Mr John Redwood (Wokingham) (Con): Given that Greece needs a work-out rather than another bail-out, will the British Government go to the International Monetary Fund and the EU and say the following? First, a second bail-out would mean sending good money after bad and should not be done; secondly, we need an urgent conference of all the interested parties to reschedule and re-profile Greek debt in an orderly way to avoid huge systemic damage, while accepting that the problem has already occurred. Greece went bankrupt more than a year ago, but the Ministers of certain countries cannot believe it and are wasting taxpayers’ money on trying to pretend that it has not happened.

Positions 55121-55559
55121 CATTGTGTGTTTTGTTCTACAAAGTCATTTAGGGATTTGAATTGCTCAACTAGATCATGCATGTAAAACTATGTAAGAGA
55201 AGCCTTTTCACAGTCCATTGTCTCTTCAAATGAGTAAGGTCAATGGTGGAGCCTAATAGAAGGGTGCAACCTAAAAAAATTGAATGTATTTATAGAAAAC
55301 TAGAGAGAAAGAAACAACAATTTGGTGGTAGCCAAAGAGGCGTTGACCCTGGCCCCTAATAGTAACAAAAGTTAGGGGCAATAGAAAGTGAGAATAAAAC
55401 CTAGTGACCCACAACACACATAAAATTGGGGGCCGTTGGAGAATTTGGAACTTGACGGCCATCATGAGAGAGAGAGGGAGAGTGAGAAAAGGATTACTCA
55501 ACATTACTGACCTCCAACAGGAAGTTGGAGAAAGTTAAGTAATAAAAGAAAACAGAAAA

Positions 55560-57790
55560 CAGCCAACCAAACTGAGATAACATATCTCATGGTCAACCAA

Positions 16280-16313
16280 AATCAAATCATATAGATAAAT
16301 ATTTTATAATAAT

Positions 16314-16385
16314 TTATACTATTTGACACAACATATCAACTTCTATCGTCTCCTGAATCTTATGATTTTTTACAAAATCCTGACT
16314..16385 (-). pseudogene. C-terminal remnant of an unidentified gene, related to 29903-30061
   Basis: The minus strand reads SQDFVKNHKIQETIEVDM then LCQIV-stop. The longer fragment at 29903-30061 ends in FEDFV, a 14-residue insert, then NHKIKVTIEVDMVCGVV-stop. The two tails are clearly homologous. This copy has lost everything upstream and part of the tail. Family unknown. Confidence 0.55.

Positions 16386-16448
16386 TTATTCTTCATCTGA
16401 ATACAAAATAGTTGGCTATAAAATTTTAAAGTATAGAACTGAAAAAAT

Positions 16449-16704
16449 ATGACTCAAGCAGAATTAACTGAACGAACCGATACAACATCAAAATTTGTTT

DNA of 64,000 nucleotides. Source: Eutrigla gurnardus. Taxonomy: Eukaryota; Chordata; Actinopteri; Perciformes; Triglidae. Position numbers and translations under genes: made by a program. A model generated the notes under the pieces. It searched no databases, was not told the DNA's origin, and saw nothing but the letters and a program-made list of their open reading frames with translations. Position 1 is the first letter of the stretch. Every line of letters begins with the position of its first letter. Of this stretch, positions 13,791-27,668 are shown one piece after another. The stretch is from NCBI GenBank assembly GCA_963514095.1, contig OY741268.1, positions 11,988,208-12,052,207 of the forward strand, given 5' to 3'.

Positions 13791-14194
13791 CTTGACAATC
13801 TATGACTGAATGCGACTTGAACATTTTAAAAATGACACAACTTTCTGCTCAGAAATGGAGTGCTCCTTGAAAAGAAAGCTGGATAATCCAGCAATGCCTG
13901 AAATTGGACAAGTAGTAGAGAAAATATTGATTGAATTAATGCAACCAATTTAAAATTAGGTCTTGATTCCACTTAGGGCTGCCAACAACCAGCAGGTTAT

The Financial Secretary to the Treasury (Mr Mark Hoban): My right hon. Friend highlights the need for private sector involvement, and he will know that Chancellor Merkel and President Sarkozy agreed this weekend that there should be voluntary and private sector involvement in resolving the Greek debt. Some very strong accountability is attached to any future financial support for the Greek economy: a tough programme of privatisation, and structural reforms to improve its competitiveness. I emphasise to my right hon. Friend that although it is right that there should be private sector involvement, it is not in our interests for there to be huge turmoil in our largest trading partner, the European Union.